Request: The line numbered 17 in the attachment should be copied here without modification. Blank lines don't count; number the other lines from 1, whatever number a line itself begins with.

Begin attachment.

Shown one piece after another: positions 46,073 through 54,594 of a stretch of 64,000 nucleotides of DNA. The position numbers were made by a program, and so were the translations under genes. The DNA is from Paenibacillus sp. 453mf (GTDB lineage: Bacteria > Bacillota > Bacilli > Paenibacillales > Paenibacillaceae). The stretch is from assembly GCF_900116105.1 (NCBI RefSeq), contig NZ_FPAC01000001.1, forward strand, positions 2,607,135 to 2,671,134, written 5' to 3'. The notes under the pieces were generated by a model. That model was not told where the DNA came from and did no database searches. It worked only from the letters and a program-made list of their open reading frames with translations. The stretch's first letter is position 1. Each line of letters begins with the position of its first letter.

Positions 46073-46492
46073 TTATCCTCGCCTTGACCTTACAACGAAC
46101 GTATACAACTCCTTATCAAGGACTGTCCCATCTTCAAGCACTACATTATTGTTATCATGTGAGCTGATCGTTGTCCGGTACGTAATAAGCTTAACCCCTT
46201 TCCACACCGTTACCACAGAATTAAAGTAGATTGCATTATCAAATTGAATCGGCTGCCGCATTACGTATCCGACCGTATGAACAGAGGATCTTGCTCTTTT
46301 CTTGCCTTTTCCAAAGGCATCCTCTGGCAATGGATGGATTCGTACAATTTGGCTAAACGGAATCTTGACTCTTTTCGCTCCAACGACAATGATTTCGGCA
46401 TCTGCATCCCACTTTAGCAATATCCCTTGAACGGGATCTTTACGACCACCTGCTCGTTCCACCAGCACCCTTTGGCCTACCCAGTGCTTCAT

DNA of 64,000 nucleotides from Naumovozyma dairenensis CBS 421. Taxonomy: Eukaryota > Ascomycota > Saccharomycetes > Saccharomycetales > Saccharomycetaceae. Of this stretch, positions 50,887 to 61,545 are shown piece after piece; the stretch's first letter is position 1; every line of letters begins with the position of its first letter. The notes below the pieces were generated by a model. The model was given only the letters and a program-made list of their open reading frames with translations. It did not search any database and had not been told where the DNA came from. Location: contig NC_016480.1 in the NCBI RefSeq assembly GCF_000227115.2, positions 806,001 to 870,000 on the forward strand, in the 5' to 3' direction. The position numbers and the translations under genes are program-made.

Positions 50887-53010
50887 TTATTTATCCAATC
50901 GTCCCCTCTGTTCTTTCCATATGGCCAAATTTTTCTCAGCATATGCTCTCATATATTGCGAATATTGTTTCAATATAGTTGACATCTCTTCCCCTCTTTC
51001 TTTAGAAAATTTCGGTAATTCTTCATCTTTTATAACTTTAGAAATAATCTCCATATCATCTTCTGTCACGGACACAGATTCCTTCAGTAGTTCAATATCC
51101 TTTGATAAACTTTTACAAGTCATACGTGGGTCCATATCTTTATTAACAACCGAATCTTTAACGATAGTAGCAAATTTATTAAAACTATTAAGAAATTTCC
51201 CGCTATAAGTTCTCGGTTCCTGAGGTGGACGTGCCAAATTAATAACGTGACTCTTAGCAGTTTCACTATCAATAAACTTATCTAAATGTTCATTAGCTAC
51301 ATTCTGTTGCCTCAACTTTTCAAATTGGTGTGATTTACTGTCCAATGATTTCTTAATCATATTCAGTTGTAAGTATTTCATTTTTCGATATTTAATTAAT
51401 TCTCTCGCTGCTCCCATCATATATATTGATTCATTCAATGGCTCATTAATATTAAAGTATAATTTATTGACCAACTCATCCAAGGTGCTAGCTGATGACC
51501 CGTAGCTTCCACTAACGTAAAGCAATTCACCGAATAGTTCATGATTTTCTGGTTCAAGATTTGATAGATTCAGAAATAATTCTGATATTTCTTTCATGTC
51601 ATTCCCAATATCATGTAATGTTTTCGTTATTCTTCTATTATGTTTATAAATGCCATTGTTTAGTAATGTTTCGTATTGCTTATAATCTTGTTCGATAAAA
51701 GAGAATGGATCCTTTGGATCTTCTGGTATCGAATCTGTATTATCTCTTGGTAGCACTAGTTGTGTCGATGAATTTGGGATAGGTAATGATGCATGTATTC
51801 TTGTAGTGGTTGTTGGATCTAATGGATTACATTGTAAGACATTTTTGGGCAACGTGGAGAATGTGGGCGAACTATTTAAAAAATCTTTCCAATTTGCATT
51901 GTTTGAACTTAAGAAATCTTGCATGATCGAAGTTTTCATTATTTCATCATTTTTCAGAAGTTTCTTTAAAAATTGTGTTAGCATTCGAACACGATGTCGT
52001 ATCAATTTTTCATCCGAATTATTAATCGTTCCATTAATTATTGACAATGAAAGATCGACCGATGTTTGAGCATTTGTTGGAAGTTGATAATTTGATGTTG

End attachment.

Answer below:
51501 CGTAGCTTCCACTAACGTAAAGCAATTCACCGAATAGTTCATGATTTTCTGGTTCAAGATTTGATAGATTCAGAAATAATTCTGATATTTCTTTCATGTC